How Do We Customize Therapy, Improve Adherence, and Enhance Quality of Life for These Patients With MS?
Mary D. Hughes, MD
Dr. Hughes focused on how to personalize treatments to make it meaningful for African Americans and began by saying adherence to therapy is the holy grail of MS. Medication adherence includes taking it as prescribed for the timing, doses and how often.
She cited studies that show overall, 20-30% of prescriptions written are never filled, and 50% of all prescription drugs are not taken as prescribed. Her example of not finishing all the days of antibiotics and saving a few for ‘just in case’ hit home with me and the rest of the audience as an example of not taking drugs as prescribed.
There is a drastic difference in rates between whites at 80% and African Americans at 62% adherence for prescription drugs. Four primary reasons cited for non-adherence are; lack of understanding how the medicine works, forgetfulness, the cost of the prescription, and concern about side effects.
For Hispanic/Latino people with MS, there are additional considerations for adherence, including a possible language barrier, and cultural needs of the social group vs individuals. The challenge for the clinicians is to understand the concepts of treatment for the culture of the patient and find ways to respect the culture while delivering appropriate care.
Dr. Hughes uses strategies based on shared communication. She particularly favors the teach back method, where the patient is asked to repeat back to her what the instructions and information about MS and their treatment is given and she can then correct any errors. She told the audience it is important that her patients are not passive, but active partners in their own care.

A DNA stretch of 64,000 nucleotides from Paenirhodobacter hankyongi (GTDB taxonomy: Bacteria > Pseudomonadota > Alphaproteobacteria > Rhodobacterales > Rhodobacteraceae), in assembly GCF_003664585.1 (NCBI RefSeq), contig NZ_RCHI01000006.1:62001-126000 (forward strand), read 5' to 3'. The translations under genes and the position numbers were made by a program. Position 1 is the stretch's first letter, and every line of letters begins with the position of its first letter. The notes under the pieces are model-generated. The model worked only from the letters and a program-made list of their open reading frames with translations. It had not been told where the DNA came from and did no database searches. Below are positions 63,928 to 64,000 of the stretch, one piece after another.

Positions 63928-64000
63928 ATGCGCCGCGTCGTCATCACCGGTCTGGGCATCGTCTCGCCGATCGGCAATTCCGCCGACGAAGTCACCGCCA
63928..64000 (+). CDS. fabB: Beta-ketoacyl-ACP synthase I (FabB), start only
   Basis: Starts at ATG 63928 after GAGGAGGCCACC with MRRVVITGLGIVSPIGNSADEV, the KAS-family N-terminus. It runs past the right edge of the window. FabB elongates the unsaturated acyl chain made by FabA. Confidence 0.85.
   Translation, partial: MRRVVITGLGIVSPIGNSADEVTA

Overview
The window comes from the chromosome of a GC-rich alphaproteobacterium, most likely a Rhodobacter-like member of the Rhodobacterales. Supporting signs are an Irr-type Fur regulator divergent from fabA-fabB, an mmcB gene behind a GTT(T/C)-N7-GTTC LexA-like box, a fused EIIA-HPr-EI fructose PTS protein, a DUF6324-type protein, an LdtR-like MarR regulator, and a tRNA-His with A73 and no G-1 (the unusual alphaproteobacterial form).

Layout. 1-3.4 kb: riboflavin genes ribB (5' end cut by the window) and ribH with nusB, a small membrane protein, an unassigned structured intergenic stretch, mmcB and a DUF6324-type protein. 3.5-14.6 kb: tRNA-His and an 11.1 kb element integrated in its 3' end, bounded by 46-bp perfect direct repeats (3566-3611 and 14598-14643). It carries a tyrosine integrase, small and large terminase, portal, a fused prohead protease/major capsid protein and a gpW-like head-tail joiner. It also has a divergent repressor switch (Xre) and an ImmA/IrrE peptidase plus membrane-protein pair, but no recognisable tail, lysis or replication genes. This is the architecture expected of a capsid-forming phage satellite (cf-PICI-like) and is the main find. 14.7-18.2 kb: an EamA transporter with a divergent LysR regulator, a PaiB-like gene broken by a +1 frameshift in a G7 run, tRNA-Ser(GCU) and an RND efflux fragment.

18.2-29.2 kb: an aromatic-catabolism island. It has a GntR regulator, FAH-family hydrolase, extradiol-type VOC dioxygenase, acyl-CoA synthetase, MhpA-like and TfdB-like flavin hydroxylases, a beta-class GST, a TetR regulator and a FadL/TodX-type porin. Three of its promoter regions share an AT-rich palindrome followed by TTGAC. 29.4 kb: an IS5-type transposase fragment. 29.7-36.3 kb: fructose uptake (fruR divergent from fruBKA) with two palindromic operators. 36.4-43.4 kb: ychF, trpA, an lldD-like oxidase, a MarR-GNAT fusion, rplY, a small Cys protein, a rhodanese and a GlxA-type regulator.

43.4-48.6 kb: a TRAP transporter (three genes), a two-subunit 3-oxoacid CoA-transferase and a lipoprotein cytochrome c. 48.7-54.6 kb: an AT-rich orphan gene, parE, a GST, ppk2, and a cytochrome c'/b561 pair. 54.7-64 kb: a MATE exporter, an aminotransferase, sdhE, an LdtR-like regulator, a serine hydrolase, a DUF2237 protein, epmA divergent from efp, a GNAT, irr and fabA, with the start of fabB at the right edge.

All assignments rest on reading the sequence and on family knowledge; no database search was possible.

The panel question and answer session yielded more information and it was unfortunate they had limited time because the exchange was fast.
A question was asked about what treatment to begin for African Americans newly diagnosed with MS.
Dr. Hughes called to “increase awareness of disease progression and set a lower threshold for disease progression”
Dr. Cree said all patients the “escalation approach is not necessarily the way to go; should we take the newly diagnosed and treat them with the most efficacious drugs?” He said part of the problem is insurance companies want to see failed therapies for patients before escalating treatments.
Dr. Hughes said she has found success with starting people on greater efficacy treatments, but “you need to be aggressive with the insurer and provide the information” to demonstrate the need.
Dr. Cree said at first he was skeptical of the data about the overall lack of response to interferons for African Americans, but there has since been consistent data to back this thought, including clinical data, and MRI evidence of relapses. “Before we had the newer agents there weren't a lot of options but to use off label types of drug” but now there are additional options besides the interferons, Dr. Cree said.
Have researchers looked at genetic mix for clues to disability progression?
Dr. Cree said to understand the genomics they would need large samples of subjects. “Metabolism is a new area of study. In the new genetic map of MS there are over 150 snips of MS susceptibility genes which might help us understand better the effects of metabolism” on MS. He added he believes there “has to be an environmental factor on top of genetics.’
Dr. Hughes answered the final question about adherence and talked about an interest in “literacy toolkits. How do we assess patients to where they are and how can we meet their needs? We need to design our communication techniques to them, and we don’t currently do that.”
She closed the comments by adding “We’ve talked about adherence a long time. Now we need to find what are the practical things we can do to improve these (adherence) rates?”
The question of why is your MS different than my MS appears to be rooted in our diverse genetic pool. This Symposium gave me plenty to think on and I hope this transcript of the proceedings does the same for you.
Wishing you well,
I have the hardest time with my MS during the following season: